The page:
Law School Discussion

A if, but only if, B

A if, but only if, B
« on: May 26, 2009, 06:23:03 PM »
the rule  'a if, but only if, b' was recently tested on the games section ... i didn't fully understand the rule, and given the time constraints i didn't have the luxury to stop and think about it, so i took a gamble and assumed that rule implied both 'if a then b' and 'if b then a' ... luckily, i guessed right but i never want to do this on a real LSAT

i know that 'a if, and only if, b' implies 'if a then b' as well as 'if b then a' ... so i understand this relationship ... i just don't get why 'but' in the example above has the same effect as 'and' in this example ... any insights would be helpful

here are my thoughts ... in 'a if, and only if, b' makes sense because it's both 'a if b ... if b then a' and 'a only if b ... if a then b' ... can someone break 'a if, but only if, b' down for me like that? Thanks!

gzl

Re: A if, but only if, B
« Reply #1 on: May 26, 2009, 07:07:24 PM »

here are my thoughts ... in 'a if, and only if, b' makes sense because it's both 'a if b ... if b then a' and 'a only if b ... if a then b' ... can someone break 'a if, but only if, b' down for me like that? Thanks!

Think of "but" as just giving the contrapositive of "and". "if not b then not a"

Re: A if, but only if, B
« Reply #2 on: May 26, 2009, 07:21:10 PM »
thanks gonzolaw, that's a great tip! it clarifies it a lot more ...


here's a link to what i was discussing what other folks but your tip definitely crystallizes the difference in wording ... http://www.top-law-schools.com/forums/viewtopic.php?f=6&t=73348&p=1655601#p1655601

.5L

Re: A if, but only if, B
« Reply #3 on: May 27, 2009, 02:12:40 AM »
Understand the difference between the following:

A if B.

This means that if B occurs then A will occur.  But it does not mean that if C occurs then A will not occur, or if D occurs then A will not occur, etc.  In other words, it's possible for A to occur even if B does not occur.

A if, but only if, B.

This means that if B occurs then A will occur. In this situation, though, if C were to occur then A would not occur, and if D were to occur then A would not occur, etc. In other words, it is not possible for A to occur if B does not occur.

I think OP was more confused about why "but" and "and" should be read as equivalent.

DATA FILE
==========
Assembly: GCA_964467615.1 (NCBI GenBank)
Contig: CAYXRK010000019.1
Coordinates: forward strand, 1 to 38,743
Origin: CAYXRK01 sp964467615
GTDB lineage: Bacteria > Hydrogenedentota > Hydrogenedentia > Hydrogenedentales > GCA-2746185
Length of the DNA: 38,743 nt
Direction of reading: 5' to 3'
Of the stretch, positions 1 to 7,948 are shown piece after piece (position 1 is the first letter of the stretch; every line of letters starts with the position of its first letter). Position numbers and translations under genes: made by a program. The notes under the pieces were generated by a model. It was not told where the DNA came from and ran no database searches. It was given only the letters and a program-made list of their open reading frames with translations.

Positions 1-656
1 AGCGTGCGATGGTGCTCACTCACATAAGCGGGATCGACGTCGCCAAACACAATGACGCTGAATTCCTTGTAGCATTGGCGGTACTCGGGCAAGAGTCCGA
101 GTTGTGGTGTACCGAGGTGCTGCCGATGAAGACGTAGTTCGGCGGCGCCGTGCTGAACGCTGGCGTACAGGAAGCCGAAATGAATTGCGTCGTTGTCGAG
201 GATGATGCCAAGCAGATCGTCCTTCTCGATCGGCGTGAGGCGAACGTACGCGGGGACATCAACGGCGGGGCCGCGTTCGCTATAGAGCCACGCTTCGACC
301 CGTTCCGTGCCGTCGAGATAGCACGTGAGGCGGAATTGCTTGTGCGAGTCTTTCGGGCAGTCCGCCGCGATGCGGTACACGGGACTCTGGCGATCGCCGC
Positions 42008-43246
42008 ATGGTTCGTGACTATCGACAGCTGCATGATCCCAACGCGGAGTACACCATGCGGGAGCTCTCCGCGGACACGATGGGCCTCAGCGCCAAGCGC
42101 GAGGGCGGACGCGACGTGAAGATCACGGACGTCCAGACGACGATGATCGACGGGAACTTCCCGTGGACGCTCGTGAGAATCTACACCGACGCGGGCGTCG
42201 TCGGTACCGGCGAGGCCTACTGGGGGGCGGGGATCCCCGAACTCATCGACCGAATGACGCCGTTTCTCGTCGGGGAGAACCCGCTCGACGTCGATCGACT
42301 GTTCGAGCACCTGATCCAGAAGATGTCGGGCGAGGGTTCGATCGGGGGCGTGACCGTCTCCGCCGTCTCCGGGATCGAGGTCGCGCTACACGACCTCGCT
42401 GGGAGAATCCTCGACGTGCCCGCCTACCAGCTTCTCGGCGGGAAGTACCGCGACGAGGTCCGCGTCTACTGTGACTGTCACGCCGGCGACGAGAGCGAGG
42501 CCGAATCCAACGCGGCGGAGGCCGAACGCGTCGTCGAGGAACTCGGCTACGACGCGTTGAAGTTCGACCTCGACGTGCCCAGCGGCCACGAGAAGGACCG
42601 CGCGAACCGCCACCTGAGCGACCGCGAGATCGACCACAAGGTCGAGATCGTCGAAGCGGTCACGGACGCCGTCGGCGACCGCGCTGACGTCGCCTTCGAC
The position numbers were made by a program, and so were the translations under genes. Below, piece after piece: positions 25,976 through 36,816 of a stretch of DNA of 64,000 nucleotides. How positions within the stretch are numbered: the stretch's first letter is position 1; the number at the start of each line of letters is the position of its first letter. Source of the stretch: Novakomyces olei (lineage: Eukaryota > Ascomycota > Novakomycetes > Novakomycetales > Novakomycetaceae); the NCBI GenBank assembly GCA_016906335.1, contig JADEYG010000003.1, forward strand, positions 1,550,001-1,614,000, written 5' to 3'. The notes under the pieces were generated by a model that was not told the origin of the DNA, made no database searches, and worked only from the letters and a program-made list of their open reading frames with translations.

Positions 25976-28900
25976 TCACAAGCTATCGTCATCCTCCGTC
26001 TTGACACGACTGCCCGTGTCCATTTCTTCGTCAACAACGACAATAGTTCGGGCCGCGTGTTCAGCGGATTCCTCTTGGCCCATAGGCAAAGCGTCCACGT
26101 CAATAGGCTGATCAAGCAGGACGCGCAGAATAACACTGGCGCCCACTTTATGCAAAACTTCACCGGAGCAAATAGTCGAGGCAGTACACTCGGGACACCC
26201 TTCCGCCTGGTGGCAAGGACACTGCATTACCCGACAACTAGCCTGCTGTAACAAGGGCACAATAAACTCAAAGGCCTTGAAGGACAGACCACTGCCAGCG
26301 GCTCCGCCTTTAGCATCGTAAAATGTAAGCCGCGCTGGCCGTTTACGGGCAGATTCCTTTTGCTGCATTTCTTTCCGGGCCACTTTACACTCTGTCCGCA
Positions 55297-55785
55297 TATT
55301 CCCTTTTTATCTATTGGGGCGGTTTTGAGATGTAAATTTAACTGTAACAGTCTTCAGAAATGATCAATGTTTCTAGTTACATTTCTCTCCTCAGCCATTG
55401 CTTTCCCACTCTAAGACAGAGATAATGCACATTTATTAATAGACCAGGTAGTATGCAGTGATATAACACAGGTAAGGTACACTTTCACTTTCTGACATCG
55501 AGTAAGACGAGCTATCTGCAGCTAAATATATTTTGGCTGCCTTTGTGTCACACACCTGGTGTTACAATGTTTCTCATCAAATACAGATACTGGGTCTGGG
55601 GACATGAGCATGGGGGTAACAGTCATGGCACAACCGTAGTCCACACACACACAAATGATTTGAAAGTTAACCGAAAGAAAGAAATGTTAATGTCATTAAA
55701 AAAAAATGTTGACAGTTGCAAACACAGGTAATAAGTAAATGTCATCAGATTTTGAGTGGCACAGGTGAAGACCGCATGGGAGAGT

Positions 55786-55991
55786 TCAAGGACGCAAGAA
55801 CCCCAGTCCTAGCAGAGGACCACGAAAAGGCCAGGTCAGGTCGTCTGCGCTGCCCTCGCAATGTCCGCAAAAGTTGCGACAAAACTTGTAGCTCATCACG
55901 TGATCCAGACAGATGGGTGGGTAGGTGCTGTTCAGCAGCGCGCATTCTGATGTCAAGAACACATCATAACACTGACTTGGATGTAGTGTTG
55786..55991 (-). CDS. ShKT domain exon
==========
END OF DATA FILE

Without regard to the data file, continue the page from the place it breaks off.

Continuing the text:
EarlCat

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Re: A if, but only if, B
« Reply #4 on: May 29, 2009, 10:19:18 PM »
"But" means "and."

/thread

Julie Fern

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Re: A if, but only if, B
« Reply #5 on: May 30, 2009, 04:13:52 AM »
how "/thread"?  there more boxes down here!

Re: A if, but only if, B
« Reply #6 on: June 04, 2009, 05:59:22 AM »
i know that 'a if, and only if, b' implies 'if a then b' as well as 'if b then a' ... so i understand this relationship ... i just don't get why 'but' in the example above has the same effect as 'and' in this example ... any insights would be helpful  here are my thoughts ... in 'a if, and only if, b' makes sense because it's both 'a if b ... if b then a' and 'a only if b ... if a then b' ... can someone break 'a if, but only if, b' down for me like that? Thanks!

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Julie Fern

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Re: A if, but only if, B
« Reply #7 on: June 04, 2009, 06:02:57 AM »
told ya.

Julie Fern

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Re: A if, but only if, B
« Reply #8 on: June 04, 2009, 09:00:39 AM »
rhetorically speaking, "but" usually suggest unexpected, much like julie.  here, it just thrown in mess with you.

Re: A if, but only if, B
« Reply #9 on: June 06, 2009, 04:50:03 PM »
I think "A if, but only, if B" says something different from "A if and only if B." All "if and only if" statements can be parsed into a conjunction of two stipulations: (keeping your variables) A if B and A only if B (i.e., A as necessary and sufficient conditions, respectively).

It is true that in most semantic contexts, "but" serves to emphasize an otherwise uninteresting conjunction (I studied little and I passed vs. I studied little *but* I passed); in this case, however, the "but," set off in a restrictive relative clause, constrains the meaning. I think in effect, the "but only if" part of the statement "swallows" up and replaces the "if" part of the statement. It is as if the speaker corrected himself mid-sentence.

For instance, if your annoying cousin nagged you about taking him to swim, you might say "okay, if you finish your homework." If you said that, you would be promising to take him to swim once he finished his homework. But you could be sneaky and say "Only if you finish your homework," in which case no promise would have been uttered. I think "A if, but only, if B" approximates this sense more than the former (just repeat the following statements--they do sound like they mean different things: okay, if you finish your homework VS. okay, if, BUT only if, you finish your homework. Otherwise, it's just redundant (why would you say, in normal linguistic contexts, that something is both a necessary and sufficient condition if it is going to be sufficient either way?--it serves only to confuse your poor cousin!).

Having said this, I am not certain, however, if I am right (or if there is a right answer). A if, but only, if B, is not a conventional usage. It's ambiguous, because I have a feeling (going by previous posts) that our intuitions do diverge here. It shouldn't be on the LSAT, IMO. They should stick with the traditional IFF (if and only if) construction. I think we will just have to accept whatever opinion LSAC has about this.

So does anyone who recently took the test know which side they're on?  ;D